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J Altern Complement Med. 2000 Dec;6(6):531-8.

Ethnic differences in complementary and alternative medicine use among cancer patients.

Author information

1
Cancer Research Center of Hawaii, University of Hawaii at Manoa, Honolulu 96813, USA. gertraud@crch.hawaii.edu

Abstract

OBJECTIVES:

This study estimated the prevalence of complementary and alternative medicine (CAM) use and its relation to quality of life (QOL) among cancer patients from diverse ethnic backgrounds. Given the ethnically diverse population in Hawaii, we hypothesized that CAM use may be related to the ancestry and the cultural heritage of cancer patients.

DESIGN AND SETTING:

Participants for this mail survey were identified through the Hawaii Tumor Registry, a state-wide population-based cancer registry.

SUBJECTS:

Patients with invasive cancer diagnosed 1995-1996. Of the 2,452 questionnaires received, 1,168 (47.6%) were returned.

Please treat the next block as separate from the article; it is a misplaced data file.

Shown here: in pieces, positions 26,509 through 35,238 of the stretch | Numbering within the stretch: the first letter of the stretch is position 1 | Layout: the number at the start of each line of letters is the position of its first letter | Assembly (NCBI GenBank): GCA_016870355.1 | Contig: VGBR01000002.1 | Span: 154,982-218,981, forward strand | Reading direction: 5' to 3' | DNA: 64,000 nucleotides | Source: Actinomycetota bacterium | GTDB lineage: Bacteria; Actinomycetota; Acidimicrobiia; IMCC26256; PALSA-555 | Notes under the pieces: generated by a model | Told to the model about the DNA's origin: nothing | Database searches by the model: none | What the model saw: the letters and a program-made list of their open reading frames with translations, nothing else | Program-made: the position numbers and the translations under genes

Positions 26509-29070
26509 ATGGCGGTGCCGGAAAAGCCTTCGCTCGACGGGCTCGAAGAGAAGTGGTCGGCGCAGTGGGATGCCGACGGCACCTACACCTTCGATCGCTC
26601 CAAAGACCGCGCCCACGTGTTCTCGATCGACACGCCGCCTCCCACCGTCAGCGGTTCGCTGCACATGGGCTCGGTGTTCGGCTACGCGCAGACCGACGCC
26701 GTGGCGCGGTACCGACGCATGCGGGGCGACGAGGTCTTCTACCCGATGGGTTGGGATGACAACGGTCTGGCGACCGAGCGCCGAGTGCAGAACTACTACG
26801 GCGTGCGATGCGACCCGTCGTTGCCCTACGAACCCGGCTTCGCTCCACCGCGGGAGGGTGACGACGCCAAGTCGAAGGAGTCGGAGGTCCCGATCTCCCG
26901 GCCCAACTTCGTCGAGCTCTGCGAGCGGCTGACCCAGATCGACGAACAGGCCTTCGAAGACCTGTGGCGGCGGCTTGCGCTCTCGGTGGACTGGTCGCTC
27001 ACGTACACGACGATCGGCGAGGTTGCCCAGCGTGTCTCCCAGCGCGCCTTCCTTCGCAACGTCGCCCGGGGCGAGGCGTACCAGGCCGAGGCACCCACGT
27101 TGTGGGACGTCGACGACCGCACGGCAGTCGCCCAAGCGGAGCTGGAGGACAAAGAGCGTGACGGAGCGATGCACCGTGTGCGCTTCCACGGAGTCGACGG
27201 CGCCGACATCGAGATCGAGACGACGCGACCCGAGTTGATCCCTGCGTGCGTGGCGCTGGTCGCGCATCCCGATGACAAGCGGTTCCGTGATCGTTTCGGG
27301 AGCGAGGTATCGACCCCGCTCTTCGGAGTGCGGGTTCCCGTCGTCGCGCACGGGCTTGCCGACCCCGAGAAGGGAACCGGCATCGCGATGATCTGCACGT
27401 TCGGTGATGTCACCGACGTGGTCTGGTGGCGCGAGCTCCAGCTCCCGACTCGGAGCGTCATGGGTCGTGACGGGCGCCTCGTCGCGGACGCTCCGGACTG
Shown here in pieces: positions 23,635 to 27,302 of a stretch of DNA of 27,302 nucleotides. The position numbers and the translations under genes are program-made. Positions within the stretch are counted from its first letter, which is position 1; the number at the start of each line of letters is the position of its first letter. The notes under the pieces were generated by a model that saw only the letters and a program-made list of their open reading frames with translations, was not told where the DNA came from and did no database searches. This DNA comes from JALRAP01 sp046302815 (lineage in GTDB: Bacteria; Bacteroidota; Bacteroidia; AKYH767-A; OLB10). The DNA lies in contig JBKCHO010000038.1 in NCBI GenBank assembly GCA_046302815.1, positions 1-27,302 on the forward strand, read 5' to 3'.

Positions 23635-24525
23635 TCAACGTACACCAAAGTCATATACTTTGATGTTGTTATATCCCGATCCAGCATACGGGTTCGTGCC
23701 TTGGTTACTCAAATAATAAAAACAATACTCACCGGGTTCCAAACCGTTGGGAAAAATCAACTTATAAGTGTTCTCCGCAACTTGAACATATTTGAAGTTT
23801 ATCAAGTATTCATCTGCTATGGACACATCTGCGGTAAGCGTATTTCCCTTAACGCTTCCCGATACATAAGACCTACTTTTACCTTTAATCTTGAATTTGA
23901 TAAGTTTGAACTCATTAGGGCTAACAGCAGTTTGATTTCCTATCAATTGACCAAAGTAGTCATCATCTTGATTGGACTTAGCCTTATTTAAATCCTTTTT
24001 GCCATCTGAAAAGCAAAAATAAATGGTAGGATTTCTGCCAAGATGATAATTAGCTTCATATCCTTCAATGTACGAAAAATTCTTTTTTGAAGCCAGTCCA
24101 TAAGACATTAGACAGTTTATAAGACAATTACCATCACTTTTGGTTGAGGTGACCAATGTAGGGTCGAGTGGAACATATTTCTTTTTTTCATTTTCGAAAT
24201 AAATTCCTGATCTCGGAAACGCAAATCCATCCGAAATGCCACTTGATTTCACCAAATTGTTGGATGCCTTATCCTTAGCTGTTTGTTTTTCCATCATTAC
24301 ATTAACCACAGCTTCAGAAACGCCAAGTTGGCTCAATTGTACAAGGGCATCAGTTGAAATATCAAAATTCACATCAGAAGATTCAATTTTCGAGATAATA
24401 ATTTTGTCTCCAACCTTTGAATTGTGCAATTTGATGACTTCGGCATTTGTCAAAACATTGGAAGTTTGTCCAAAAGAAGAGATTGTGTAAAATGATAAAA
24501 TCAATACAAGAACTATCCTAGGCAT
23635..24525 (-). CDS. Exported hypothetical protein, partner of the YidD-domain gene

OUTCOME MEASURES:

Prevalence of CAM use and QOL measures.

RESULTS:

One in four respondents reported at least one CAM therapy since cancer diagnosis. CAM use was highest among Filipino and Caucasian patients, intermediate for Native Hawaiians and Chinese, and significantly lower among Japanese. Some ethnic preferences for CAM followed ethnic folk medicine traditions, e.g., herbal medicines by Chinese, Hawaiian healing by Native Hawaiians, and religious healing or prayer by Filipinos. CAM users reported lower emotional functioning scores, higher symptom scores, and more financial difficulties than nonusers.

CONCLUSIONS:

This study detected ethnic differences in CAM use, in particular a low use among Japanese patients, and supports the importance of cultural factors in determining the frequency and type of CAM therapies chosen. Consideration of patients' cultural heritage may facilitate communication between physicians and patients about CAM with the goal to achieve optimal cancer care.

PMID:
11152058
DOI:
10.1089/acm.2000.6.531
[Indexed for MEDLINE]
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